Henry Rodgers, DCNF
Democratic National Committee chairman Tom Perez falsely claimed that the Electoral College is not “a creation of the Constitution.”
During a lecture at Indiana University Law School, Perez said the Electoral College “doesn’t have to be there,” asserting that the national popular vote should be the principal standard.
“The Electoral College is not a creation of the Constitution. It doesn’t have to be there,” he said. “There’s a national popular vote compact in which a number of states have passed a bill that says we will allocate our vote, our electoral votes, to the person who wins the national popular vote once other states totaling 270 electoral votes do the same.”
Perez’s claim that the U.S. Constitution is not a part of the Electoral College is, however, completely false. Article II clearly outlines the electoral process, dictating that states must appoint electors who meet and vote for the president.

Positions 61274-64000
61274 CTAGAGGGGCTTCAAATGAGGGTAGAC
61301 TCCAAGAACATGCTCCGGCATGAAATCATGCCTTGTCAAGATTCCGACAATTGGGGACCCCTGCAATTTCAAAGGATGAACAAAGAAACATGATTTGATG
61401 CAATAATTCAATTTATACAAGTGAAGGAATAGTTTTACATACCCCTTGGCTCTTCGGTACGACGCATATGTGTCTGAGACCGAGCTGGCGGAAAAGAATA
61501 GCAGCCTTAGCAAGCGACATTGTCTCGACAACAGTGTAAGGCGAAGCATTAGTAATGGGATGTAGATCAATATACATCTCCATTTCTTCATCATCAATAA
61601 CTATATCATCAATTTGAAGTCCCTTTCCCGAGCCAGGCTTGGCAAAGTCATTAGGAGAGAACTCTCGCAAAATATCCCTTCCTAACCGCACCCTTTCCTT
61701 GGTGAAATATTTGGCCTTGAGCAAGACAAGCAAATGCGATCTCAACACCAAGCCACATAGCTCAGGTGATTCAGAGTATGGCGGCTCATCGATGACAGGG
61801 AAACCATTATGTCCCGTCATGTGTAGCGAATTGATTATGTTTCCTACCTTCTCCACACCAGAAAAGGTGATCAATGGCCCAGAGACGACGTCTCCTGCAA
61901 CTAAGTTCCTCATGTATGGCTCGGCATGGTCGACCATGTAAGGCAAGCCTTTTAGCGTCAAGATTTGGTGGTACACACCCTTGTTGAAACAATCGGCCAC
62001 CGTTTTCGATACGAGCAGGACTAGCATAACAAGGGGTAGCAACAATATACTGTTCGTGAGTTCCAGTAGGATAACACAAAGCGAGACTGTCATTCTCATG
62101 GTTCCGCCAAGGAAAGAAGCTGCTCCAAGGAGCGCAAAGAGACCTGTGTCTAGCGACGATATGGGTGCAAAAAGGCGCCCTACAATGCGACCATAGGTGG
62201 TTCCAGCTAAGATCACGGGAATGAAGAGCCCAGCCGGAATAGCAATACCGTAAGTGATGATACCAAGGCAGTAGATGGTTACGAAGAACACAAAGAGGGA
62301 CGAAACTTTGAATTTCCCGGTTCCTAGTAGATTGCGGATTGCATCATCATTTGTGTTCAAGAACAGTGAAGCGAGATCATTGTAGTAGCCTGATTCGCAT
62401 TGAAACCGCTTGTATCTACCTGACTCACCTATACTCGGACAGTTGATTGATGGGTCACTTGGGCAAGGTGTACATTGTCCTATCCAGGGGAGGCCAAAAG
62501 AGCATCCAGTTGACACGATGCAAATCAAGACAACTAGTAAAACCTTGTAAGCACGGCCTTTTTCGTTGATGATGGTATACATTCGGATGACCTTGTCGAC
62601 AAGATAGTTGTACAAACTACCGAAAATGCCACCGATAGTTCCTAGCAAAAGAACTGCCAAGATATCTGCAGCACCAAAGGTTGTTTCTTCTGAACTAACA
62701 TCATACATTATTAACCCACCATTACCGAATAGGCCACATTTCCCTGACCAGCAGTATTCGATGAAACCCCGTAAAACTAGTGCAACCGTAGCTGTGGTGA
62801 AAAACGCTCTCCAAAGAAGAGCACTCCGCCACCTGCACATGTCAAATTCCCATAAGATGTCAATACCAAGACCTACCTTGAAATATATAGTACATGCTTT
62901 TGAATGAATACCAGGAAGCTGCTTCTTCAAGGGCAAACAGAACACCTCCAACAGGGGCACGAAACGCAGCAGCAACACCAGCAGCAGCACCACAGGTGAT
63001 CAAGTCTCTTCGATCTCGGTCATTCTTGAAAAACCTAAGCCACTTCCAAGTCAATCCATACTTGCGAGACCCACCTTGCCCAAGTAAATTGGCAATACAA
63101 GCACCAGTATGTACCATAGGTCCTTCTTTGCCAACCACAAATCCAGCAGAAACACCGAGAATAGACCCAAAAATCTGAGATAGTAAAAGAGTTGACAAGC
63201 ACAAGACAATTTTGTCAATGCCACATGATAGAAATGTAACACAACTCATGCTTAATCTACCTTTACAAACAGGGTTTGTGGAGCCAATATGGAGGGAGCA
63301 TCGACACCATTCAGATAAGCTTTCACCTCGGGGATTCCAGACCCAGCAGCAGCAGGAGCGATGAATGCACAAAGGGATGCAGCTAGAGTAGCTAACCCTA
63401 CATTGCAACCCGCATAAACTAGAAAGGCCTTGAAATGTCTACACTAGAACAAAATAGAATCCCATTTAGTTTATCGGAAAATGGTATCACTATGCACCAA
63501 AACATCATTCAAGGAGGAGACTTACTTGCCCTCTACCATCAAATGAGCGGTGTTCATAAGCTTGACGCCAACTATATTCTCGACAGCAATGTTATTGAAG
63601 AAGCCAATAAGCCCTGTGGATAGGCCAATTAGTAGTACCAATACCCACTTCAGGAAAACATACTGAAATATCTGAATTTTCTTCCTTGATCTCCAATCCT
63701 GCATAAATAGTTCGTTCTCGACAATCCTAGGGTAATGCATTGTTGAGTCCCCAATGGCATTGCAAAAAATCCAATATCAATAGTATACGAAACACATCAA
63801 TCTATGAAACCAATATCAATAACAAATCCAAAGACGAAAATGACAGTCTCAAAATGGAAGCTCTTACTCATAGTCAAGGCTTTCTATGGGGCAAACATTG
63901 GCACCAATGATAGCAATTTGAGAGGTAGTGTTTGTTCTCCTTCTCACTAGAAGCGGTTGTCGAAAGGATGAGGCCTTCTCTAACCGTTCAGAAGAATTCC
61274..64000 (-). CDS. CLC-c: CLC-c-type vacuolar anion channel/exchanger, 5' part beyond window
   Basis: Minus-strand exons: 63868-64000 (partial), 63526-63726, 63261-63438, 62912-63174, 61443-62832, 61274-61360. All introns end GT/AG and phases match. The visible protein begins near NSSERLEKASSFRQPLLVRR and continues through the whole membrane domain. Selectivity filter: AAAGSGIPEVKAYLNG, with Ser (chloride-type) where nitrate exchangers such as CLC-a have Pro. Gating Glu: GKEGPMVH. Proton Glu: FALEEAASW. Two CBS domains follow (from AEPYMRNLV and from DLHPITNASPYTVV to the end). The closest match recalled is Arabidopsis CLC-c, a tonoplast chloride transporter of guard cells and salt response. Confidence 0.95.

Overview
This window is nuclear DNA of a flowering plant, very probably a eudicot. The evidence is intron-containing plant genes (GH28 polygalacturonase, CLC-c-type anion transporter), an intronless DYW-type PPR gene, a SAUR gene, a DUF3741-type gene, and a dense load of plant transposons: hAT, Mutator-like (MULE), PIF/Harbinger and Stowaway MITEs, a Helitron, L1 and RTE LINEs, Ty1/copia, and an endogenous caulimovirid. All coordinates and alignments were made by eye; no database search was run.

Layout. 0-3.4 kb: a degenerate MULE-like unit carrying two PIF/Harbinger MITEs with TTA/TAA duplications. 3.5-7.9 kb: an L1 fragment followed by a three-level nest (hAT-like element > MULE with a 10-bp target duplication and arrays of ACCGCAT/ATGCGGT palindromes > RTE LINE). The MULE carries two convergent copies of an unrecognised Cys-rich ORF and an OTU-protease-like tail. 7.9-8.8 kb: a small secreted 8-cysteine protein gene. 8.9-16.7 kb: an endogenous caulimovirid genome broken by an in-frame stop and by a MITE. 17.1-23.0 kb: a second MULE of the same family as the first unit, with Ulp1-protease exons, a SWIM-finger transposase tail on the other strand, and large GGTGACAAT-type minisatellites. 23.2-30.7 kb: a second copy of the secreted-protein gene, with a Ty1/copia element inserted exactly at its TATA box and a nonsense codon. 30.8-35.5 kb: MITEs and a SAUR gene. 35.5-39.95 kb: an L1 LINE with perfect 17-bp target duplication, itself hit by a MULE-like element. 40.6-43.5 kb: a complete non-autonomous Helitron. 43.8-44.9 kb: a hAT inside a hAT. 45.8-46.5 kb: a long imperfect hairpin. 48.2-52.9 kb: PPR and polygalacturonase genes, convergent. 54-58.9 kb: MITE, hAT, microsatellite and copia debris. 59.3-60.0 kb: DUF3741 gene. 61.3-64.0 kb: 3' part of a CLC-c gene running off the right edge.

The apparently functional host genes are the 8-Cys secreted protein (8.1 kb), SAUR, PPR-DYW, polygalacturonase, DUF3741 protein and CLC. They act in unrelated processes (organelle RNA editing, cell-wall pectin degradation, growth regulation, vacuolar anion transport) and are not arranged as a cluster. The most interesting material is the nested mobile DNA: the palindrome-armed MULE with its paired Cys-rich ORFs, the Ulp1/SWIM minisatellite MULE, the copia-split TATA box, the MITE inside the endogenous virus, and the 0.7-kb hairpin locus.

“Each State shall appoint, in such Manner as the Legislature thereof may direct, a Number of Electors, equal to the whole Number of Senators and Representatives to which the State may be entitled in the Congress: but no Senator or Representative, or Person holding an Office of Trust or Profit under the United States, shall be appointed an Elector,” Article II states.
Perez has made statements in the past that President Donald Trump “didn’t win” the 2016 presidential election because former Secretary of State Hillary Clinton won the popular vote.
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